California Virtual Academies to be Audited by State Controller
California’s Superintendent of Public Instruction has contracted with the state’s highest-ranking accountant to conduct an audit of California Virtual Academies (CAVA), a network of 14 online charter schools that enrolls about 15,000 students.
Superintendent Tom Torlakson said in a statement that the state controller’s investigation has been prompted by “serious question raised about a number of [CAVA’s] practices.”
These questions include whether the nonprofit's online charter schools:
- Are organizationally separate from K12 Inc, a for-profit company that these nonprofit charter schools contract with;
- Accurately reported attendance, enrollment and dropout graduation rates to the California Department of Education (CDE);
- Appropriately allocated and reported shared expenses; and
- Appropriately identified, accounted for and disclosed related-party relationships.
“The goal of the audit is to make sure these schools are spending public education funds properly and serving their students well,” Torlakson said.
The audit started June 20 and will continue through June 30, 2017. It will cost the CDE $300,000.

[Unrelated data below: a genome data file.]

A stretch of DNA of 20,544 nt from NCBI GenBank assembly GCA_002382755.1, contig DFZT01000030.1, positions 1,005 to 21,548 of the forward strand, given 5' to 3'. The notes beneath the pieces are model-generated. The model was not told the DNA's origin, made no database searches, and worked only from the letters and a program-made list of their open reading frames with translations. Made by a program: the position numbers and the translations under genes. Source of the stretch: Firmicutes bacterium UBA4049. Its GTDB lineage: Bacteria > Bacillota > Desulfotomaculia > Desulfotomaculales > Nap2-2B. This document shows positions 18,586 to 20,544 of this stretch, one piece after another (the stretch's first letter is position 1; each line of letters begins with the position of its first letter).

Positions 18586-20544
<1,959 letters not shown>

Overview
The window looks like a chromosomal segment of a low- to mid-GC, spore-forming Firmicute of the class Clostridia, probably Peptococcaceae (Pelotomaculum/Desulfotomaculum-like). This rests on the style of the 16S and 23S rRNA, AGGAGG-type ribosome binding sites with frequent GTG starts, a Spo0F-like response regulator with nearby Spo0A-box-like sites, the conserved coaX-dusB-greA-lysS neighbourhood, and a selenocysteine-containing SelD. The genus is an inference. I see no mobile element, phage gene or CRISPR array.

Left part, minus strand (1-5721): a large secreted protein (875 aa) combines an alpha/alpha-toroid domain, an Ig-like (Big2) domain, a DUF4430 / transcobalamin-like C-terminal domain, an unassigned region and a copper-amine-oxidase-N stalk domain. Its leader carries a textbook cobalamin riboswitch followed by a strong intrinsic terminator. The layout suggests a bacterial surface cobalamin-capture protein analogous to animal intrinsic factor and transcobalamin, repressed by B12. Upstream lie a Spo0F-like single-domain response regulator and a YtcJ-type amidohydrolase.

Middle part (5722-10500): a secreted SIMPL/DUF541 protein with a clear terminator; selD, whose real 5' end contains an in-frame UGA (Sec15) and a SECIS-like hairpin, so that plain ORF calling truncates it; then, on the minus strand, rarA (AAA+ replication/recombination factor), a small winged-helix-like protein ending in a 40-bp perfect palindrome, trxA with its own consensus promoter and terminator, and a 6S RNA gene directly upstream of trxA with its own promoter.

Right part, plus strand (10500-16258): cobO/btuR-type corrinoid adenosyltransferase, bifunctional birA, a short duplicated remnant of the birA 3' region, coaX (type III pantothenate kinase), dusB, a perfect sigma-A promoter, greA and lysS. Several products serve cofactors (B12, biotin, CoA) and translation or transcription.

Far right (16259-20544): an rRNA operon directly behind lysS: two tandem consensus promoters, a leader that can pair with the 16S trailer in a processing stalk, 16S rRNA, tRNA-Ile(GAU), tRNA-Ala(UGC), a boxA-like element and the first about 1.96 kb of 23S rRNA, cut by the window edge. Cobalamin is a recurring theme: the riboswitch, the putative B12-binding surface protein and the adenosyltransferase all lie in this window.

The CDE contracted with the controller’s office because “[w]e have significant experience auditing school districts,” said Taryn Kinney, spokeswoman for controller’s office.
The audit states that the concerns with CAVA include poor student performance rates; possible overstated attendance and enrollment records to spike funding; related-party relationships and transactions between the not-for-profit charter schools and the for-profit K12 Inc.; and the charter schools' organizational independence from K12.
K12 is a Virginia-based for-profit that operates CAVA schools and other online charter schools, providing curricula, management and instructional services. K12 earns tens of millions of dollars annually in state funding. State Attorney General Kamala Harris is currently investigating the publicly traded company as part of a larger examination of online charter schools.
The audit openly questions relations between CAVA and K12, stating that “some of the charter schools board members were related to top CAVA administrators who were hand-picked by K12, Inc.” One previous review indicated instances in which the same individual served on the board of multiple charter schools and instances in which individuals who served as charter school management also served on the school’s board.
Representatives of K12 could not be reached for comment.
Last week, three educational reform organizations released a report addressing the underperforming virtual charter school sector, calling on states to overhaul legislation and to close chronically low-performing schools.
The “Call to Action to Improve the Quality of Full-Time Virtual Charter Schools” urges state leaders to work within state policy frameworks to close chronically underperforming full-time virtual charter schools, saying it’s their “legal and moral responsibility.”
Richard Chang is associate editor of THE Journal. He can be reached at [email protected].